writing a to do list

Wasting Your Time Effectively With Productive Procrastination

We always strive to grind and work harder every day. We set systems and routines and we follow all these techniques we see online. There’s one fundamental thing we forget though — to take a break.

Photo by Joshua Hoehne on Unsplash

Taking a break is a double-edged sword. There’s the part of it where you think to yourself “I did all that work, I deserve a break”. There’s also the part of you that starts the “five-minute break” only to realize that you’ve been doom-scrolling on Twitter for the last 2 hours. 

I faced the same issue and I’m 99% sure that you have too. It’s human nature! 

There is a way to counteract this though. I’ve been deploying it since this year began and while it’s been hard to stick to, this technique is a game changer.

The 3 Tier System

If you google the word “procrastination”, you’ll get the answer that it’s “the action of delaying or postponing something.” 

You can’t surely put a task off and call yourself productive, right?  That’s where the 3 tier system comes in.

You essentially split your tasks off into three tiers:

Tier 1 

Tier 1 work consists of things that we actually consider as “work”. This can be that exam you have to study for or that report you have to submit to your boss next week.

This tier of work requires determination and hustle. 

Tier 2

Tier 2 work can be thought of as the “housekeeping tier”. 

It includes errands and chores you’ve got to do around the house like taking the trash out and doing the dishes.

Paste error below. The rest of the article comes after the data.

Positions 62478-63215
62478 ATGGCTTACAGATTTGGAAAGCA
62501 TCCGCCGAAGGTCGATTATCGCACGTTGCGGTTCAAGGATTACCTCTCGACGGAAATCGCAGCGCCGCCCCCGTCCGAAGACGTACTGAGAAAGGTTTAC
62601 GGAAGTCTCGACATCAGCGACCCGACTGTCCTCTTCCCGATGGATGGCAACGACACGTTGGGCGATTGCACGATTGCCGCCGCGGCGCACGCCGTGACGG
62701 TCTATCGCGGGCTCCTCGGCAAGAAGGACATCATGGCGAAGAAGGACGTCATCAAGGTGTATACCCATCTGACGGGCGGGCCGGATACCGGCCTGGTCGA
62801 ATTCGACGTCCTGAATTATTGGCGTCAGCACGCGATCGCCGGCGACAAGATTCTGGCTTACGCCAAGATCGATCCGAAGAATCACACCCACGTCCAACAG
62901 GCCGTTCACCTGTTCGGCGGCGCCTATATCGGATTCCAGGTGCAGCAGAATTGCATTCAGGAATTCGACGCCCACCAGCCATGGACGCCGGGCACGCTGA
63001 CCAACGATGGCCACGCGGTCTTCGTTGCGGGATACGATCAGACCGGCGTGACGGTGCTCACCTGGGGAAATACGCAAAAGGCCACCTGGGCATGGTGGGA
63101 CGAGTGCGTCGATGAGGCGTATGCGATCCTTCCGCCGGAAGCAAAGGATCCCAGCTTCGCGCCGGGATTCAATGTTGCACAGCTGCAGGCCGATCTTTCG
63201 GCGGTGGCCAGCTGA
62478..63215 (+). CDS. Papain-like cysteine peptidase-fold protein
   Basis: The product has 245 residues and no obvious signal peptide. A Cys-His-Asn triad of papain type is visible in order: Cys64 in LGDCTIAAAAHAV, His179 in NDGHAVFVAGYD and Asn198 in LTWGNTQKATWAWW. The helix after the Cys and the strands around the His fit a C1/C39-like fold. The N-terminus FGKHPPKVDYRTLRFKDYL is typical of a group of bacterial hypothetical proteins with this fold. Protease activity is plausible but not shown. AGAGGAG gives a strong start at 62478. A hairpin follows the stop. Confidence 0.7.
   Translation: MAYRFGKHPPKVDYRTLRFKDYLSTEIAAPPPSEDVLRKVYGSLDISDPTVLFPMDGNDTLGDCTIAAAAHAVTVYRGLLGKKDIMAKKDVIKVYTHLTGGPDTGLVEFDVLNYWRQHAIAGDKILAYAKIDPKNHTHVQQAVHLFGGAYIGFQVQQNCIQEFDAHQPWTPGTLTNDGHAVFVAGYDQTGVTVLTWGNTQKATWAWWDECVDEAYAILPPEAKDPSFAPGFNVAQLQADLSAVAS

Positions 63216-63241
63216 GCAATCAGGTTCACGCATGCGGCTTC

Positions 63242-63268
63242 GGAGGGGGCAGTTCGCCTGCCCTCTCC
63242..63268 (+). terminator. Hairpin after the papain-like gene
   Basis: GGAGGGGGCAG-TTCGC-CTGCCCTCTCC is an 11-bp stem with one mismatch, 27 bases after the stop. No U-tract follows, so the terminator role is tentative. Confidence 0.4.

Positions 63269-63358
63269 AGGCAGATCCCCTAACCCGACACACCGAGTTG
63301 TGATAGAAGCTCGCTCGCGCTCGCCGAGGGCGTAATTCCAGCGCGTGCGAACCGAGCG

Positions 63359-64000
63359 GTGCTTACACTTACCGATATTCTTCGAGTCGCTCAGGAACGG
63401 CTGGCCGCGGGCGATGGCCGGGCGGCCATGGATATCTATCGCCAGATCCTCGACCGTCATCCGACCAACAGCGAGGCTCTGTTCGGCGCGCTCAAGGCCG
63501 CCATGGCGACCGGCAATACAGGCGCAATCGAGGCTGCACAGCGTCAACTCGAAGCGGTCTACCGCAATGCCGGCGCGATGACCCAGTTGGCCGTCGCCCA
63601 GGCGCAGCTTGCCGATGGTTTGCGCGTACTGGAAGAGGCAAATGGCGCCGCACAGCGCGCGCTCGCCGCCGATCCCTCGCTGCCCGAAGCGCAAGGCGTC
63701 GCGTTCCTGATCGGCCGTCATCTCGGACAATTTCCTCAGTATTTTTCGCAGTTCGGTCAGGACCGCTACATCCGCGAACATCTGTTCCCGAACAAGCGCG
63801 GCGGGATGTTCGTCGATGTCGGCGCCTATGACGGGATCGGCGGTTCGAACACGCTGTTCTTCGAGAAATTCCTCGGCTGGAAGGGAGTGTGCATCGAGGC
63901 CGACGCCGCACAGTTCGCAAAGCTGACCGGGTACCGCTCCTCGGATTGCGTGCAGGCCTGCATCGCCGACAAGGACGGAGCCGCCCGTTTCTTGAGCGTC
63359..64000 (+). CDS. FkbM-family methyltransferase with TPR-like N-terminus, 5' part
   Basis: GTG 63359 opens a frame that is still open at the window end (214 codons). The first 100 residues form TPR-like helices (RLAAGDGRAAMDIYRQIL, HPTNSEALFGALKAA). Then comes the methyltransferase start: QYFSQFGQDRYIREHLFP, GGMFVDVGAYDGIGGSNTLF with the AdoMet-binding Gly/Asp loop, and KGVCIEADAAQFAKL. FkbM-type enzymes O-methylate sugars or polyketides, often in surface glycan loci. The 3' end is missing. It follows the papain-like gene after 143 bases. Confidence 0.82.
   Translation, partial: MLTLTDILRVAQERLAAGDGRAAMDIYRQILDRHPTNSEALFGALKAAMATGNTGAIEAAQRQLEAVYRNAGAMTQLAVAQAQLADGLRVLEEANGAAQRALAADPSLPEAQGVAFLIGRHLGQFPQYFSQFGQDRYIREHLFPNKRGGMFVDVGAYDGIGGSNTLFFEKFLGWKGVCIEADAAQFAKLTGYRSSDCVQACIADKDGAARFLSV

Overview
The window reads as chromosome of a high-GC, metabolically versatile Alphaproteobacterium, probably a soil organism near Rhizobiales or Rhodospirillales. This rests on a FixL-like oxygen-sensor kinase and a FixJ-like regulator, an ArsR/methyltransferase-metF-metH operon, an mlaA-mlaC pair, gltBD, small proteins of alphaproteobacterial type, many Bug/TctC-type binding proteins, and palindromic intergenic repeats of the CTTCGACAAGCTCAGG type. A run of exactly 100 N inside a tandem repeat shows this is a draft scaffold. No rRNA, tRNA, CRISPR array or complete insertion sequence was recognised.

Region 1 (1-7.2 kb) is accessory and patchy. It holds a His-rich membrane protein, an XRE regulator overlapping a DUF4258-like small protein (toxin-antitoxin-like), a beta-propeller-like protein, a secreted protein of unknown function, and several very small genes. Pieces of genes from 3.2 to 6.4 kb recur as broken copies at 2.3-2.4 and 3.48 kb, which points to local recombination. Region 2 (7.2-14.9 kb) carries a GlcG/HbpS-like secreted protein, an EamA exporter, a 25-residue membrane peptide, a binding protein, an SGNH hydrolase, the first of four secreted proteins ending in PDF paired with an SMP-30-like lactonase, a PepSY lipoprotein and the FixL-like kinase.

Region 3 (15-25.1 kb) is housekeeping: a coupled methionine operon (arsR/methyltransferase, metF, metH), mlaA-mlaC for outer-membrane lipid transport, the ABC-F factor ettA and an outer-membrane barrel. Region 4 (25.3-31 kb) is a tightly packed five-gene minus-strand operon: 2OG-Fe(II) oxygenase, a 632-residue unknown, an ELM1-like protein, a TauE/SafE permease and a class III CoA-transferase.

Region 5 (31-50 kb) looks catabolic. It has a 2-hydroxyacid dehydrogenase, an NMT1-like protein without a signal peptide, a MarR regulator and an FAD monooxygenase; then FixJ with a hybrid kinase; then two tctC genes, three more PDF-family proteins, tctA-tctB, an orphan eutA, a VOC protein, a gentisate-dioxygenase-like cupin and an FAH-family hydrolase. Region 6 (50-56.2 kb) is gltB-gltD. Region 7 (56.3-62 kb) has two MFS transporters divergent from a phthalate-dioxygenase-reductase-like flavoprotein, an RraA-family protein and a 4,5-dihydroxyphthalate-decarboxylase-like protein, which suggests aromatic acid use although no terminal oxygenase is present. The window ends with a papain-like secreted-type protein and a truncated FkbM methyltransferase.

This tier can also include things that you’ve been putting off for a while like sifting through your emails and (for me) making notes on things that I’ve recently read or listened to.

Tier 3

The word “work” can’t really be put up here because this tier is what we think of when we hear the word “procrastination”. 

Doom-scrolling is the perfect example for this. This tier is what you don’t want to be doing when you want to be productive.

The key goal is to do tier 1 tasks as much as possible. When you can’t do those anymore, you should strive to do tier 2 tasks. Put off tier 3 tasks for when you’re winding down.

This simple principle gives you a way to structure your time. You’re never going to be caught thinking “what do I do now?” — you’ve set a system for yourself and you know what to do when circumstances arise.

How do I implement this?

Richard Feynman once said that it’s one thing to know the name of something, but it’s another thing to actually know what that thing is. 

Similarly, you can easily know the principle of productive procrastination but implementing is something you have to get yourself to do.

Photo by Jessica Lewis on Unsplash

I worked through this by actually getting clear about my tasks at hand and organizing them into their respective tiers beforehand. I’d write down all the tasks I have to complete during my morning routine and then I’d mark each task as T1, T2 or T3. 

I’d then make it a habit to check my to-do list throughout the day, especially when I caught myself asking the question “okay, what do I do now?”.  I’d know what to do now because it’s all laid out right there on my list — I just needed to be disciplined enough to do those tier 2 tasks and then I’d power through those.

Conclusion

Procrastination is a parasite that strikes all of us. We can’t eliminate it because it’s human nature to take the path of least resistance.

Instead, with a little bit of planning ahead and discipline, we can visualize our tasks at hand and prioritize them using the tier system to get things done.

Good luck procrastinating productively! 

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